Your complaint on appeal must comport with the complaint you made below:
Evidence: “At trial, the State tendered four letters for admission. While Parfait objected to the admission of all four letters “as to relevance,” Parfait only objected to the Beverly letter under Rule 403. See Tex. R. Evid. 401, 403. Therefore, Parfait’s argument on appeal that all four letters were unduly prejudicial under Rule 403 has not been preserved for our review. See Tex. R. App. P. 33.1(a);” In re Commitment of Parfait, No. 13-20-00277-CV, 2021 Tex. App. LEXIS 7253, at *22 (Tex. App.—Corpus Christi Aug. 31, 2021)
You have to comply with other pertinent rules:
Affirmative Defenses: “ The statute of limitations and the statute of frauds are both affirmative defenses, which, if not pleaded, are waived. See Tex. R. Civ. P. 94 (listing statute of limitations and statute of frauds as affirmative defense and requiring defendant to plead “any . . . matter constituting an avoidance or affirmative defense”). The McMahans did not plead statute of limitations or statute of [*24] frauds as an affirmative defense in their answer. Nor did they raise either of these affirmative defenses in their response to Izen’s traditional motion for summary judgment. The McMahans claim on appeal that these defenses were raised in their affidavits filed in response to Izen’s motion for summary judgment. But a review of the affidavits show that neither limitations nor the statute of frauds is discussed. Therefore, the McMahans did not preserve these two issues for our review. See Tex. R. Civ. P. 166a(c) (“Issues not expressly presented to the trial court by written motion, answer or other response shall not be considered on appeal as grounds for reversal.”); Miller, 2020 Tex. App. LEXIS 4623, 2020 WL 3422290, at *3 (holding issues asserting summary judgment should be reversed based on statute of limitations and statute of frauds were not preserved because arguments not raised in response to motion for summary judgment); see also Travis v. City of Mesquite, 830 S.W.2d 94, 100 (Tex. 1992) (HN19 “In an appeal from a summary judgment, issues to be reviewed by the appellate court must have been actually presented to and considered by the trial court.”).” McMahan v. Izen, No. 01-20-00233-CV, 2021 Tex. App. LEXIS 7339, at *23-24 (Tex. App.—Houston [1st Dist.] Sep. 2, 2021)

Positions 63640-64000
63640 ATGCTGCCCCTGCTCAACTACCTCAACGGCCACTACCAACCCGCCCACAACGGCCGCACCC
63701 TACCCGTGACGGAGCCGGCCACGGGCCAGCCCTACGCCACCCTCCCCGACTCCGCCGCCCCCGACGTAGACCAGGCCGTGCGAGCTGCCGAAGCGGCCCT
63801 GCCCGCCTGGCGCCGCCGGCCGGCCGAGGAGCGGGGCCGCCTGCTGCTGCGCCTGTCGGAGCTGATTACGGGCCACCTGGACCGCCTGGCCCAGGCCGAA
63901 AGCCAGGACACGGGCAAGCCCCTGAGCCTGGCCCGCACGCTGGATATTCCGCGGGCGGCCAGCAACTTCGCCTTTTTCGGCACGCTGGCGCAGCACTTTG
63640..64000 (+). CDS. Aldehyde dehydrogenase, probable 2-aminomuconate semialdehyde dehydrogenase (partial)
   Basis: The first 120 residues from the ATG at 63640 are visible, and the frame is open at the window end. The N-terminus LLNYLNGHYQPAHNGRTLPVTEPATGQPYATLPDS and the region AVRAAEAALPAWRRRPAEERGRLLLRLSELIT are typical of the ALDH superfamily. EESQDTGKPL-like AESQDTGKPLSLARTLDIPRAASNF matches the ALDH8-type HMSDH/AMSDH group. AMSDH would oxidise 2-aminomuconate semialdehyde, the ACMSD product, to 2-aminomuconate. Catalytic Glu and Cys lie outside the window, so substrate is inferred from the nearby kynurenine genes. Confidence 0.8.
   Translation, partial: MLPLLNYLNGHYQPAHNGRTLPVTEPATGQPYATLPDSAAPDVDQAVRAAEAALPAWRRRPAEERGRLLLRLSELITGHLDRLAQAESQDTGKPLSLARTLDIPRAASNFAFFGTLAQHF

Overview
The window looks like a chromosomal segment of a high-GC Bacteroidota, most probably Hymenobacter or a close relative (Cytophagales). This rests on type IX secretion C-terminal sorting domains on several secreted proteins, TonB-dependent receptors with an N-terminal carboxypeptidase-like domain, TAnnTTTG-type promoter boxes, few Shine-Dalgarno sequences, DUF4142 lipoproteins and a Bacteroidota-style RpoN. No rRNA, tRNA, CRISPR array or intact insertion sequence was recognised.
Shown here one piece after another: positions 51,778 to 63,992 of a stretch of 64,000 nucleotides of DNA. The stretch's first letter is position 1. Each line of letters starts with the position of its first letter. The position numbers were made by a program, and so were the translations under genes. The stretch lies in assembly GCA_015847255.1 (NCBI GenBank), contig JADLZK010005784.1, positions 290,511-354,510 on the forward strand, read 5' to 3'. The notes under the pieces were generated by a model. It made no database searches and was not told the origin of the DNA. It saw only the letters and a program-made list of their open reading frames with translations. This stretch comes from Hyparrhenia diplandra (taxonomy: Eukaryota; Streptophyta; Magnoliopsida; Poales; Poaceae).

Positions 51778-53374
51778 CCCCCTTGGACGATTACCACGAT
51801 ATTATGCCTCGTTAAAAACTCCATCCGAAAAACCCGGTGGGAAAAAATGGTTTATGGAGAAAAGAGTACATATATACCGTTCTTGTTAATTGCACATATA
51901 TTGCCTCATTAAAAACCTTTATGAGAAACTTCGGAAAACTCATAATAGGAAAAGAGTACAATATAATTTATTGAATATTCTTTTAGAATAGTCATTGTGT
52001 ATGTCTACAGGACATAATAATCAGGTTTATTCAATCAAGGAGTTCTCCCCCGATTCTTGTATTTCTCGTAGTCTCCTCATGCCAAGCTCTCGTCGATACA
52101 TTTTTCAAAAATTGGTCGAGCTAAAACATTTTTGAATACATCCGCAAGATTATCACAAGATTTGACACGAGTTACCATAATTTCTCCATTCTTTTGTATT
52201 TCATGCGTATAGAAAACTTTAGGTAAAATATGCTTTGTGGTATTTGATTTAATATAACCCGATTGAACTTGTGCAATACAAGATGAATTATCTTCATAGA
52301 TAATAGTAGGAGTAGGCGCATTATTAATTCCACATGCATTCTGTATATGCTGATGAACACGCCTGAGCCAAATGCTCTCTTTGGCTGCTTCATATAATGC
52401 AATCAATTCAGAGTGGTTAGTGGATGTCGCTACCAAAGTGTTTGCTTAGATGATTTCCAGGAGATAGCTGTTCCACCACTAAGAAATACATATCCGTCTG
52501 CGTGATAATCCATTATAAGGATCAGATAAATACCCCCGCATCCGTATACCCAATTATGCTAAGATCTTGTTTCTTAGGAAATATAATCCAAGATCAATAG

Jury Charge: “In response, HMA contends that Zabihian waived the issue by (1) failing to object to Question No. 1 of the jury charge, and (2) failing to submit a charge question reflecting its preferred interpretation of the phrase at issue. To the extent [*10] Zabihian’s first issue challenges the inclusion of Question No. 1 in the jury charge, we agree. “[A] party waives an entire theory of recovery or defense by not objecting to its omission from the charge.” Gulf States Utils. Co. v. Low, 79 S.W.3d 561, 565 (Tex. 2002). And “[f]ailure to submit a question shall not be deemed a ground for reversal of the judgment, unless its submission, in substantially correct wording, has been requested in writing and tendered by the party complaining of the judgment.” Tex. R. Civ. P. 278; see Tex. R. Civ. P. 279 (“Upon appeal all independent grounds of recovery or of defense not conclusively established under the evidence and no element of which is submitted or requested are waived.”); see also Tex. R. App. P. 33.1(a)(1). Zabihian did not object to the jury charge on any grounds. Moreover, though Zabihian advocated for his preferred interpretation in his response to HMA’s pre-trial motion, he did not submit a proposed charge question asking whether HMA “was obligated to offer [Zabihian] two points when they became available,” nor did he submit a question asking whether HMA violated any such obligation.” Zabihian v. Hyundai Motor Am., No. 13-20-00067-CV, 2021 Tex. App. LEXIS 7329, at *9 (Tex. App.—Corpus Christi Sep. 2, 2021)
That’s it for now. Y’all enjoy the rest of the week.
Yours, Steve Hayes
email@example.com; 817/371-8759; www.stevehayeslaw.com